As the Bowl Championship Series winds to a close, most would agree that Nick Saban was the most successful coach of the era. Saban has won four national championships in that time period, one with LSU and three with Alabama; no other coach really comes close. However, a close second to Saban’s credentials is arguably the man on the other sideline tonight: Bob Stoops of Oklahoma.
While Bob Stoops has not won as many national titles as Nick Saban (he won one in the 2000 season), his resume has certainly entitled him to more credit than he has received from the college football world. Stoops’s Oklahoma team has appeared in a BCS bowl game nine of the 17 years the system has been in place. His career coaching record is an incredible 159-39, including a winning record against the Sooners’ two biggest rivals, Texas and Oklahoma State. Before he got to Oklahoma, they hadn’t made a bowl game in three seasons. With him, they’ve been in one every year since 1999, an incredible model of consistency no other active coach can claim to. It’s not like Oklahoma’s going to the Beef O’Brady’s bowl or the Famous Idaho Potato Bowl either; he’s going to big-time bowl games almost every year. Beneficiaries of Stoops’s tutelage include Heisman winners Jason White and Sam Bradford, as well as seven players on NFL playoff teams this year.
While Stoops has been an incredibly successful coach at Oklahoma, his detractors will point out that his Sooners have not been very good in BCS bowl games, with a record of 3-5. Everyone remembers the 55-19 loss against USC in the 2005 Orange Bowl where Matt Leinart lit up the Oklahoma defense to the tune of five touchdowns. It was the most points a team had ever given up in the Orange Bowl and it was the biggest embarrassment of Stoops’s tenure. Other bad BCS losses were a 48-28 loss to West Virginia in the 2008 Fiesta Bowl, a feeble loss to Florida in the 2009 BCS Championship Game, and one of the biggest upset in college football history to Boise State in the 2007 Fiesta Bowl. And while it’s not a BCS bowl, the 41-13 loss to Johnny Manziel’s Texas A&M Aggies in last year’s Cotton Bowl continued to plant the seeds of doubt among Oklahoma alumni and fans everywhere. Would Bob Stoops ever win a big bowl game again?
Which brings us to tonight, the 2014 Sugar Bowl against Stoops’s old friend and rival, Nick Saban and his Alabama Crimson Tide. This is Stoops’s ninth BCS bowl game and in the what-have-you-done-for-me-lately world of sports today, it may be his most important. A win tonight for the Sooners would be Stoops’s “revenge” against Saban, whose LSU team won when the two coaches faced off for the 2003 national title. It would also be a big upset, with the Crimson Tide 17-point favorites. To illustrate how big of a favorite Bama really is, the 17-point spread is tied with last night’s UCF-Baylor Fiesta Bowl for the largest ever. While Oklahoma-Alabama is hardly a David-vs-Goliath matchup, the Sooners have a giant task at hand.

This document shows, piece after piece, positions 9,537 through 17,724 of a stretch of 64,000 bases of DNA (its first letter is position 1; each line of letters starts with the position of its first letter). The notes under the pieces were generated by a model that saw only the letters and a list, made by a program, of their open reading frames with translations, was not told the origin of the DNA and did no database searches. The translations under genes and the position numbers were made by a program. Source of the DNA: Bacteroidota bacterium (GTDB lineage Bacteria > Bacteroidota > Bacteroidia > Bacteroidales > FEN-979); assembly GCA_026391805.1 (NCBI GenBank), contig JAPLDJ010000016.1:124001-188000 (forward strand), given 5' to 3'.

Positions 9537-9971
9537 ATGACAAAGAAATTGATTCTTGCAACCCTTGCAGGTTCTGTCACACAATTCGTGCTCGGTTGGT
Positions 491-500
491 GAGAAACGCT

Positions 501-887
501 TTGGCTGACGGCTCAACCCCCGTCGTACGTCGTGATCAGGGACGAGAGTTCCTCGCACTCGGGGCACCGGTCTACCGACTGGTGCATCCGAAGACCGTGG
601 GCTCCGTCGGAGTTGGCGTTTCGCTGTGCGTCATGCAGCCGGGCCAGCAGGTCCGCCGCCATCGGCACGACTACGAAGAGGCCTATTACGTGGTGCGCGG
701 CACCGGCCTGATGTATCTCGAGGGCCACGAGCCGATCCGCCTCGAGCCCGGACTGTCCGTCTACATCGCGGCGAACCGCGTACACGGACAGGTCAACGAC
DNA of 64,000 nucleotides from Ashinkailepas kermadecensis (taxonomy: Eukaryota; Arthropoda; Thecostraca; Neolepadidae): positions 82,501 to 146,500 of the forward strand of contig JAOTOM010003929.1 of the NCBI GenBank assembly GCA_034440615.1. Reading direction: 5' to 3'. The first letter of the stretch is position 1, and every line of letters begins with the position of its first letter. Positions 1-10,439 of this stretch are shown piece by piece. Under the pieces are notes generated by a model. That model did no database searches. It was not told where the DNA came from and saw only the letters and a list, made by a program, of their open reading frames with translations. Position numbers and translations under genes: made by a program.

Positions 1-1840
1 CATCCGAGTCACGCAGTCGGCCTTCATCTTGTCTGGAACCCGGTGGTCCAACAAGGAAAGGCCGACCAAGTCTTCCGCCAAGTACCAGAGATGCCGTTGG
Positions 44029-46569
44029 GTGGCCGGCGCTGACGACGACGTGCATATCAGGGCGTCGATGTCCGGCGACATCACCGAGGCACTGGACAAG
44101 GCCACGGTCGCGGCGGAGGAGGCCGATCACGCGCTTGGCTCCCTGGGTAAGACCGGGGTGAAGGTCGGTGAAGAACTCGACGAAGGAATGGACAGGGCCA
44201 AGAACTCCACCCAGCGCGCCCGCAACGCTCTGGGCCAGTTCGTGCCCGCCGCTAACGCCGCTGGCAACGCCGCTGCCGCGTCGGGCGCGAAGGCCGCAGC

Can Oklahoma do it? Can they beat Alabama and cement their coaches’ legacy as one of the best ever in the BCS? It’s not probable, but it’s definitely possible. After all, UCF overcame the odds to beat the high-scoring Baylor Bears, so who’s to say Stoops’s 10-2 Sooners can’t beat Saban’s Tide, who are coming off the most demoralizing loss in school history against Auburn? Oklahoma has all the motivation in the world after many experts said all month that they didn’t really deserve a BCS bid this year. Alabama, on the other hand, may not come out with as much motivation because they think they should be in Pasadena preparing to face Florida State in the BCS title game. The “what-ifs” swirling in their minds will be echoed by announcers Brad Nessler and Todd Blackledge all night, and this has the potential to be a very dispirited performance for them tonight. If that happens, look for Stoops to take advantage and motivate his team to the win.
Legacies will be on the line. A respectful rivalry between legendary coaches will be settled. Will Bob Stoops and his Oklahoma Sooners come out victorious? It’s not probable, but it’s definitely possible.